Skip to content

The Eyes Have It: How Butterflies Navigate to Suitable Habitat

Speyeria cybele

A recent study on butterflies’ navigation and visual perception tested the ability of Speyeria cybele butterflies, sometimes known as the great spangled fritillary, to reach an island habitat when released from up to 60 meters away. Some specimens eyes were flashed with bright light to induce blindness, resulting in significantly less success in navigation, which researchers say indicates a leading role of vision among other senses in butterfly navigation. (Photo credit: David Cappaert,

By Andrew Porterfield

For populations of any animal, the ability of far-flung members of a species to find the right habitat can be crucial to that species’ survival. How animals do this is an important question in ecology, and butterflies have proven a valuable model for studying how species members can individually find suitable living and feeding space.

Andrew Porterfield

Andrew Porterfield

But how butterflies detect and navigate their way to the right habitat remains something of a mystery. Past studies have released insects at various distances from a target habitat and studied flight behaviors, assuming certain limits to perception of these habitats. These studies have not examined how each type of sense—such as vision, olfaction, or wind perception—contribute to navigation, especially through unsuitable habitat.

To help answer this question, Zachary MacDonald, a Ph.D. student at the University of Alberta in Edmonton, Canada, led a research team that examined visual perception and navigation over water (an unsuitable habitat) to an island (a suitable habitat) in Ontario, Canada. The team published its results in June in the open-access Journal of Insect Science.

Lake of the Woods

Zachary MacDonald, a Ph.D. student at the University of Alberta in Edmonton, Canada, led a research team that examined visual perception and navigation of butterflies over water (an unsuitable habitat) to an island (a suitable habitat) in Lake of the Woods in Ontario, Canada. (Photo courtesy of Zachary MacDonald)

MacDonald and his team found that, in the butterfly species Speyeria cybele and Speyeria atlantis (sometimes known as the great spangled fritillary and the Atlantis fritillary, respectively), visual perception was the primary sense used to navigate to habitats. In addition, his team found no “outer” distance beyond which the butterflies could not find their way home; instead, their homing ability depended on several environmental and other factors.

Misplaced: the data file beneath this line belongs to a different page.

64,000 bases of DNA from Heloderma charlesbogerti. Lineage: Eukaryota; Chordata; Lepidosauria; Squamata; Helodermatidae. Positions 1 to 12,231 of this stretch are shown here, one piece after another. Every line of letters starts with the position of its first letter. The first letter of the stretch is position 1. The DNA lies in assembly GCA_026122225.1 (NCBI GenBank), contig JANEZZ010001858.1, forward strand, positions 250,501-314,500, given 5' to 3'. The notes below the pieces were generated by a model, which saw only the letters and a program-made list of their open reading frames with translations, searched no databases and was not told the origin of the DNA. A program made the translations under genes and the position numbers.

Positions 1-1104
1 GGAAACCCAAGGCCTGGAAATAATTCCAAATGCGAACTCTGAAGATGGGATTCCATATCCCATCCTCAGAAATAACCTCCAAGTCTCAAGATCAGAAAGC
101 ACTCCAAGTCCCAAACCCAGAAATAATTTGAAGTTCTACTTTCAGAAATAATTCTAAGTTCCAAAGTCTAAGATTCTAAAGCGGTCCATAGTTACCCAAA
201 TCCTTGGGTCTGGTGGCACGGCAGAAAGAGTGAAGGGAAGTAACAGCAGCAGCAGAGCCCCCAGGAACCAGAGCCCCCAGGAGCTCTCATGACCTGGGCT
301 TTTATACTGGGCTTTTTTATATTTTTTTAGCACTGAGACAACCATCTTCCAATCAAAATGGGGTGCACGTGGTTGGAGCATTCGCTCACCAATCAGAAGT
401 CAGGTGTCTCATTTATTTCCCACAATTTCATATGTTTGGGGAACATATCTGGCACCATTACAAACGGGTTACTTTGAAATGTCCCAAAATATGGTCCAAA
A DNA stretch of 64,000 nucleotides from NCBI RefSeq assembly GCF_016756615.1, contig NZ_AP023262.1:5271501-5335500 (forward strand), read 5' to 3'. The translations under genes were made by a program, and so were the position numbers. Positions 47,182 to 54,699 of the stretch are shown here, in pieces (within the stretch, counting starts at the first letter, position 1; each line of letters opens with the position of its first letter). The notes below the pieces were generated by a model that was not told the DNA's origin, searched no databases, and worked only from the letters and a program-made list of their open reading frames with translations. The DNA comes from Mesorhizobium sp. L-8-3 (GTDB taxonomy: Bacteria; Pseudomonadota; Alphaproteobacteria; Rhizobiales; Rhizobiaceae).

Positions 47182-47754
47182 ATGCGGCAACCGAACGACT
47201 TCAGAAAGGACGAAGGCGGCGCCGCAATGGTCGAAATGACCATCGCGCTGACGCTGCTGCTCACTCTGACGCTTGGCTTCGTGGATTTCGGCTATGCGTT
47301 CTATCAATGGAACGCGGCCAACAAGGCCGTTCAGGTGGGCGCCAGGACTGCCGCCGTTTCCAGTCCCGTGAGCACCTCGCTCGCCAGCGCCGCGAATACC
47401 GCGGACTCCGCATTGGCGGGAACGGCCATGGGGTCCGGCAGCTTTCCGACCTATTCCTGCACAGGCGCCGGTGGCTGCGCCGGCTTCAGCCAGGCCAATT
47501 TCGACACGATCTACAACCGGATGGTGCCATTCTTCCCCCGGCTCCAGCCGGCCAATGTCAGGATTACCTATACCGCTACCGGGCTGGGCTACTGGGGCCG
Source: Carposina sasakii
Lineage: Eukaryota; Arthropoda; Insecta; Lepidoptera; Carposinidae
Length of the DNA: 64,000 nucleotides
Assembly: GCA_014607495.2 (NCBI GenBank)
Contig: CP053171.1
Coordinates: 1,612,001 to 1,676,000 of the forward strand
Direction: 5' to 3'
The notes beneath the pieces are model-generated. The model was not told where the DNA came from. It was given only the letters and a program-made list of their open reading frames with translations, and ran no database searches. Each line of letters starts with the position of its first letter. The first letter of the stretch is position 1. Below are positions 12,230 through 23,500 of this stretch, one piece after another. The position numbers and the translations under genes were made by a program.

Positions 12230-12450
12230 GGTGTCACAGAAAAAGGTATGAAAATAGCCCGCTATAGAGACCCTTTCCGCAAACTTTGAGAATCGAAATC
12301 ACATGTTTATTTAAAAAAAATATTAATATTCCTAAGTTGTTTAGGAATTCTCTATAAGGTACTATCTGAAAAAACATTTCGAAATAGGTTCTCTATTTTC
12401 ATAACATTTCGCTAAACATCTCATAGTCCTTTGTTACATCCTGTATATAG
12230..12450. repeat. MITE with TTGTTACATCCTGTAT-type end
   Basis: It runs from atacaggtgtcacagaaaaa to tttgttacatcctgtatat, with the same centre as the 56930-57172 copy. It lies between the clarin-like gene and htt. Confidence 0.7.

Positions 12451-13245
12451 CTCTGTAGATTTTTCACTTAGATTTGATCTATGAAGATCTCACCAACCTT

Zachary MacDonald

Zachary MacDonald

The team’s experiments consisted of two parts:

First, the researchers collected 41 S. cybele and 54 S. atlantis butterflies and released them from a motorboat, at various distances from a 2.5-acre target island in Lake of the Woods, Ontario. The release distances were 30, 40, 50, or 60 meters. Each insect was visually tracked until it reached the target island or flew out of range.

Then, to determine the role of vision in the butterflies’ trek for habitat, the researchers induced flash blindness, exposing a select group of butterflies’ compound eyes to intense photographic flashes before they were released. The flash bleached rhodopsin compounds in the insect eyes, effectively blinding them.

Unflashed butterflies overall reached the target island, but their navigation ability decreased as their release distance increased. At 60 meters, half of the S. cybeles reached their destination, while at 50, 40, and 30 meters, 54.5 percent, 85.7 percent and 80 percent succeeded, respectively. In comparison, no S. atlantis insects succeeded from 60 meters. Their success was 16.7 percent at 50 meters, and half at 40 and 30 meters.

For flash-blinded butterflies, only 11 percent of S. cybeles and no S. atlantis could navigate to the island.